Fresh from winning his fourth "Best Guitarist" award at the 25th annual W.C.Handy Blues Awards, Duke Robillard offers a new CD dedicated to the music of Aaron "T-Bone" Walker.
T-Bone Walker (1910-1975) cut his first record for Columbia in 1929 under the stage name of Oak Cliff T-Bone
. He went on to become the vocalist in Les Hite’s great band in the late 1930s and early 40s. As a solo performer, Walker wowed his audience with one of the flashiest routines since Cab Calloway. Doing the "splits" with guitar overhead followed by some "duck walking" became a trademark, long before Chuck Berry adopted similar routines. More than a showman, Walker backed his flamboyant behavior with some serious musical talent. The Texas-born bluesman was a great writer and an unbelievable player. T-Bone Walker was my introduction to the blues back in the early fifties when I received a copy of his Capitol 78rpm I Gotta Break Baby
. Being a young fan of classic New Orleans jazz, I had never heard a guitar played with so much emotion. My 78s have been replaced by CDs and vinyl but I’m still a huge fan.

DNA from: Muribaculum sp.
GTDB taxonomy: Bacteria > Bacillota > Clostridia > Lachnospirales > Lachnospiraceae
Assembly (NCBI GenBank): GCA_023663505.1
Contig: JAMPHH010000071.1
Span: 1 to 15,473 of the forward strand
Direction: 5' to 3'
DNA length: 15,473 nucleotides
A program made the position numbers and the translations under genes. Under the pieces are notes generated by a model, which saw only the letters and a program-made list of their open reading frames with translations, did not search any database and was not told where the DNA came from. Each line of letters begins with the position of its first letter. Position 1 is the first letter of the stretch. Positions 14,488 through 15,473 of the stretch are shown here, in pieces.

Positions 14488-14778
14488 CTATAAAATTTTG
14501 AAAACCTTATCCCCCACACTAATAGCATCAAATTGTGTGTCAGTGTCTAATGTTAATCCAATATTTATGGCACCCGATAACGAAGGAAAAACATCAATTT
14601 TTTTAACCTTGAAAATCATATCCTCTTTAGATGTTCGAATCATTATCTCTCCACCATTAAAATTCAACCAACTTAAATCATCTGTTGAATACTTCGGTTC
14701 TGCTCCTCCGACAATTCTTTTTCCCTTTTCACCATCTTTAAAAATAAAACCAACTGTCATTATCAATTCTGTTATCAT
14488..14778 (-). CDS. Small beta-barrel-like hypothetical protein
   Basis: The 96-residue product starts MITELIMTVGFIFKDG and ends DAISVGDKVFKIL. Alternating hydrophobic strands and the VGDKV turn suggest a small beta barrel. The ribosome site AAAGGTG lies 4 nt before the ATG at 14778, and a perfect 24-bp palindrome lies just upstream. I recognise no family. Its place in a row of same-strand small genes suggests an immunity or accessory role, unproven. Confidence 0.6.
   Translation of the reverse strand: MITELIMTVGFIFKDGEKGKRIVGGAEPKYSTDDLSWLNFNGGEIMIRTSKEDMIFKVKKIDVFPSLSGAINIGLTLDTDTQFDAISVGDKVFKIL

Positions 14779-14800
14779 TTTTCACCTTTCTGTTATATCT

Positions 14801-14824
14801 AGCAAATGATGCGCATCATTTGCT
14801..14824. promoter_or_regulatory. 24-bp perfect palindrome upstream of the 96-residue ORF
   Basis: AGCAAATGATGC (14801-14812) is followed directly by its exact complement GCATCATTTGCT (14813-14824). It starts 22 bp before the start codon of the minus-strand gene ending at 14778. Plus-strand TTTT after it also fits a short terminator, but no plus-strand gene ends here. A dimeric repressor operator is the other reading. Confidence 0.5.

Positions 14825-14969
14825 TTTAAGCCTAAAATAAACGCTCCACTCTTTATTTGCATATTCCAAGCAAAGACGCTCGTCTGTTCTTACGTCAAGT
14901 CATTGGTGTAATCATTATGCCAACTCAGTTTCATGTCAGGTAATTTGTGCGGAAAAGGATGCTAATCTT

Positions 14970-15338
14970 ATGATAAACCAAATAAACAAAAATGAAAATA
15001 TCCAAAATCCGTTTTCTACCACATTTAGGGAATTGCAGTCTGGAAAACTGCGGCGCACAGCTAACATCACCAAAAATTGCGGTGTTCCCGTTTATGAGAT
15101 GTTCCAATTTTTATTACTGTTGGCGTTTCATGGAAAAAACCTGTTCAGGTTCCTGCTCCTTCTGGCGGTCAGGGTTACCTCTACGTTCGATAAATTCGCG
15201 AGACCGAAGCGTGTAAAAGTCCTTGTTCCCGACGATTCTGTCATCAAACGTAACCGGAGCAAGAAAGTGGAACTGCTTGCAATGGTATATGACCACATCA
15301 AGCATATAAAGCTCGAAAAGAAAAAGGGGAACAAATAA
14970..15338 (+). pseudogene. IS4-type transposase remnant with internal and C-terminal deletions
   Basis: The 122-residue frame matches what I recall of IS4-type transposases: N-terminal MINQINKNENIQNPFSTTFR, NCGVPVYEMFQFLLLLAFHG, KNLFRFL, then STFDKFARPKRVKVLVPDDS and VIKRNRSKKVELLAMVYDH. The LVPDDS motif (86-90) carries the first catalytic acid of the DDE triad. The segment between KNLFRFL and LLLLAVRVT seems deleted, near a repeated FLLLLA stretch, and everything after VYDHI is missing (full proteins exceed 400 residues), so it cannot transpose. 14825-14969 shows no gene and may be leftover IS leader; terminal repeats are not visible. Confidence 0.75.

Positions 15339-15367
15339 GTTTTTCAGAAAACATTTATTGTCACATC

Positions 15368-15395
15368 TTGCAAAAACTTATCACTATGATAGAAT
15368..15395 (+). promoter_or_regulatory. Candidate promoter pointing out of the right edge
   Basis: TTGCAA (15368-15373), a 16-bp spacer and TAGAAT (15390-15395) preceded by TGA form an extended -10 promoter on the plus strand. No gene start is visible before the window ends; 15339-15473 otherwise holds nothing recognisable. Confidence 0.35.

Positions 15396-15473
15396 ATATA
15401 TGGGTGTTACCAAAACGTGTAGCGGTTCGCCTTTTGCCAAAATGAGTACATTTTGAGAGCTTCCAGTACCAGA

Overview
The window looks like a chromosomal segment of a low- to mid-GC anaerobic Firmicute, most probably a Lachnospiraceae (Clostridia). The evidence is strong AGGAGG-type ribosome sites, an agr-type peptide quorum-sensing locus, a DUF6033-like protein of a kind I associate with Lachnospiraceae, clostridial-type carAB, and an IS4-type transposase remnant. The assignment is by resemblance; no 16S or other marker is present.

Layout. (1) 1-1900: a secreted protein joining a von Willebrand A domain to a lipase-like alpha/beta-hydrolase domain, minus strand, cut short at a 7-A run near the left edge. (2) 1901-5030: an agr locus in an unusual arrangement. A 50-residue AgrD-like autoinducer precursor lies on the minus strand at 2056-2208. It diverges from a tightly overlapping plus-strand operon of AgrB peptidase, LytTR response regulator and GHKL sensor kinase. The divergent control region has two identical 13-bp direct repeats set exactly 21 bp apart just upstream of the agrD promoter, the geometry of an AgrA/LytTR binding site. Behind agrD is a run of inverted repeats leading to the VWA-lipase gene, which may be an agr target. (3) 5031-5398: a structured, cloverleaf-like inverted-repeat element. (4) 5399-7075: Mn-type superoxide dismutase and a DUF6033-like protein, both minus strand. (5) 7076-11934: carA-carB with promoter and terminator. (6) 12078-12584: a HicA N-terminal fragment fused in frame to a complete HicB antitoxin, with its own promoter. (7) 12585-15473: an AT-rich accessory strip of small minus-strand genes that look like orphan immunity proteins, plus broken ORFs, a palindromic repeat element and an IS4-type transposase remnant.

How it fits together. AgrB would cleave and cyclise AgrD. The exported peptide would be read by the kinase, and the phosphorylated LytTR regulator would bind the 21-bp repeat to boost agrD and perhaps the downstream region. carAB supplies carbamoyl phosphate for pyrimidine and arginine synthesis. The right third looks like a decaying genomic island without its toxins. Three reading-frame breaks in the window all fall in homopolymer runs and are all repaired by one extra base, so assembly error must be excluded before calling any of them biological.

As a guitarist and "modern day" bluesman, Duke Robillard has always wanted to record an album totally dedicated to his mentor. Robillard rightfully considers T-Bone to be the founding father of electric blues guitar. Duke founded the band Roomful of Blues
in 1967. Some of the hornmen on this recording are old pals from that band. After his years with "Roomful of Blues", Robillard went on, in 1990, to replace Jimmy Vaughan with the Fabulous Thunderbirds
followed by session-work with many major stars including Jimmy Witherspoon, Jay McShann, Bob Dylan and some jazz with the venerable Herbie Ellis
. Duke Robillard maintains a very busy schedule incorporating 250 live appearances yearly. This is his 9th album for the Canadian blues and roots label, Stony Plain Records
. Blue Mood
appeals to both jazz and blues listeners. The featured songs include many Walker originals but there are also items that T-Bone popularized over the years. There is a lot of delicious material on the Blue Mood
session. As a Walker fan, I loved Robillard’s version of You Don’t Love Me
but I’m awestruck by the nine minute rendition of I’m Still In Love With You
. Wherever T-Bone’s spirit is residing, he just has to be smiling about Duke’s loving tribute. His dedicated musicianship is certainly deserving of the numerous awards in the past decade.
As a jazz fan, the inclusion of such musicians as cornetist Al Basile, pianist Matt McCabe and reedman Billy Novick is especially welcome. Judicious arrangements are the essence of this fine session.Blue Mood
is highly recommended listening.